Critics’ conference

The critics' conference Jen Graves writes about -- in a story linked on ArtsJournal today -- was pretty interesting. It was held in New York in October, and involved critics from all over the country, plus some from abroad. Graves talks about one important thread in the discussion, a fear that critics write too timidly, and that this, as Graves says, is partly due to "the same intimidation that keeps people out of concert halls and art galleries." She goes on to say that Like orchestras, classical critics allow themselves to be suffocated … [Read more...]

Anticipation

Not long ago I went to a New York Philharmonic concert -- Peter Lieberson's Red Garuda, and the Mahler First Symphony, with James Conlon conducting. The lights in Avery Fisher Hall dimmed before the music started, evidently a new Philharmonic policy. I sat there in row HH, further back than I usually sit. The location seemed perfect, with the musicians, of course dressed in black, framed by the brownish wood of the stage. Looking at this, in semi-darkness, I felt something I hadn't felt in years, at an orchestral concert -- a sense of … [Read more...]

Lebrecht bullshit

It's fun reading Norman Lebrecht. He's inaccurate and irresponsible, but classical music suffers from too much responsibility. So in a way Lebrecht is a good corrective -- tabloid journalism, of a pretty extreme sort, right in the middle of the classical music world. But his column on Peter Gelb, linked in ArtsJournal, is a good example of why we can't take anything he says very seriously. He thinks Peter is a bad choice to run the Met, and of course he's got the right to think that. But when you examine what he says, it's a tissue of illogic … [Read more...]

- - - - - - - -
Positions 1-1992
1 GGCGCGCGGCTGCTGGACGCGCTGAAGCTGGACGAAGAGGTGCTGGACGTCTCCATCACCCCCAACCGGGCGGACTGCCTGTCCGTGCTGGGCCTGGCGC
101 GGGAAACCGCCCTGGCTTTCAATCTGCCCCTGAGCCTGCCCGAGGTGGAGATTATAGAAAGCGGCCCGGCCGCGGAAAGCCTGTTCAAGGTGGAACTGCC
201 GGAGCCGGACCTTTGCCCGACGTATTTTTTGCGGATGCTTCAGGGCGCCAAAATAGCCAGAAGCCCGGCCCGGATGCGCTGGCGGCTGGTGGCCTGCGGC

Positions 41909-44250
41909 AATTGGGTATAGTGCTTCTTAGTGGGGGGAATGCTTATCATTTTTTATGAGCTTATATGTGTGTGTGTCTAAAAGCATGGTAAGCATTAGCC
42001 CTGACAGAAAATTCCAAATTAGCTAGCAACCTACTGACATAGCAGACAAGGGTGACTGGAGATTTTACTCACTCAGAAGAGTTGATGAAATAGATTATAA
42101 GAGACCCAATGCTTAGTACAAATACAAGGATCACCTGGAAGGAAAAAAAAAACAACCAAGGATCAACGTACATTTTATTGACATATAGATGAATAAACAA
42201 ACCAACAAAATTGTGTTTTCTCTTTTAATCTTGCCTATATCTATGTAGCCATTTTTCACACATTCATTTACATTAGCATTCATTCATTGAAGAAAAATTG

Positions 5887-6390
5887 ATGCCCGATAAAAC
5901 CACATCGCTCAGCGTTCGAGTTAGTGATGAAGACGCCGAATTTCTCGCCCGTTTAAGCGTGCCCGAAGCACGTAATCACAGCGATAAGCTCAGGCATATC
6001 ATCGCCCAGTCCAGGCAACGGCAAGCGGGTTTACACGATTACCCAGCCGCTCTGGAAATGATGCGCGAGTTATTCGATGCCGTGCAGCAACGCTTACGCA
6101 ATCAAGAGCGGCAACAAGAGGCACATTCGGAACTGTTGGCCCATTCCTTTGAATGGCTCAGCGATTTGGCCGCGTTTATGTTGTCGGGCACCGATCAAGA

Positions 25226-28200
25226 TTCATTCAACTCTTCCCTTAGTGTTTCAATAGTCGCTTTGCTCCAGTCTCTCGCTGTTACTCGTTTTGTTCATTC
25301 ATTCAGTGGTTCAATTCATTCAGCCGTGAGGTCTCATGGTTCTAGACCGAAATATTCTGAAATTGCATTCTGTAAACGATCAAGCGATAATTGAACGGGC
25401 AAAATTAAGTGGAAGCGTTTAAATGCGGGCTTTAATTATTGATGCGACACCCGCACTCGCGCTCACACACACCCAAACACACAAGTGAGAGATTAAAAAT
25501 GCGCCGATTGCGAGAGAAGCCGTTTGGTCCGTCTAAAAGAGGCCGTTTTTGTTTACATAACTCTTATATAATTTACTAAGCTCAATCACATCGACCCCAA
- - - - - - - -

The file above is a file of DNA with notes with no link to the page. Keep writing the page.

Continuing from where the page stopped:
A good press release

Since I've been ragging publicists here, it's only fair to quote a really good press release that arrived via e-mail a week ago: New York City Opera presents the world premiere of CHARLES WUORINEN's long-awaited opera "HAROUN AND THE SEA OF STORIES" Based on the fantasy novel by SALMAN RUSHDIE Libretto adapted by British poet JAMES FENTON Directed by MARK LAMOS World Premiere, New York City Opera Performances October 31, November 3, 6, 9, and 11, 2004 On Halloween, New York City Opera mounts perhaps its most important commission to … [Read more...]

Straws in the wind

I'm picking up some changes going on in at least a few orchestras, involving the musicians' role. First, musicians are getting involved in artistic planning, formerly the exclusive province of the music director, the artistic administrator, and (sometimes) the executive director. One reason, in fact, that some orchestras wonder whether they want a traditional music director is that they want the musicians to have some of the power the music director traditionally has. And not just in programming -- also in hiring musicians, giving them … [Read more...]

Analogy

At a meeting this weekend involving orchestras, talk turned at one point to the possibility that at least some orchestras might disappear. The board chair of one major orchestra had said, "If we don't put more butts in seats, we're going to have a difficult time surviving as we're presently organized." (Exact quote.) There was also talk about what kind of concerts orchestras present, and what kind of audience they can reach. Some people said that programming couldn't be like art films; it had to be more popular than that. So at one point, I … [Read more...]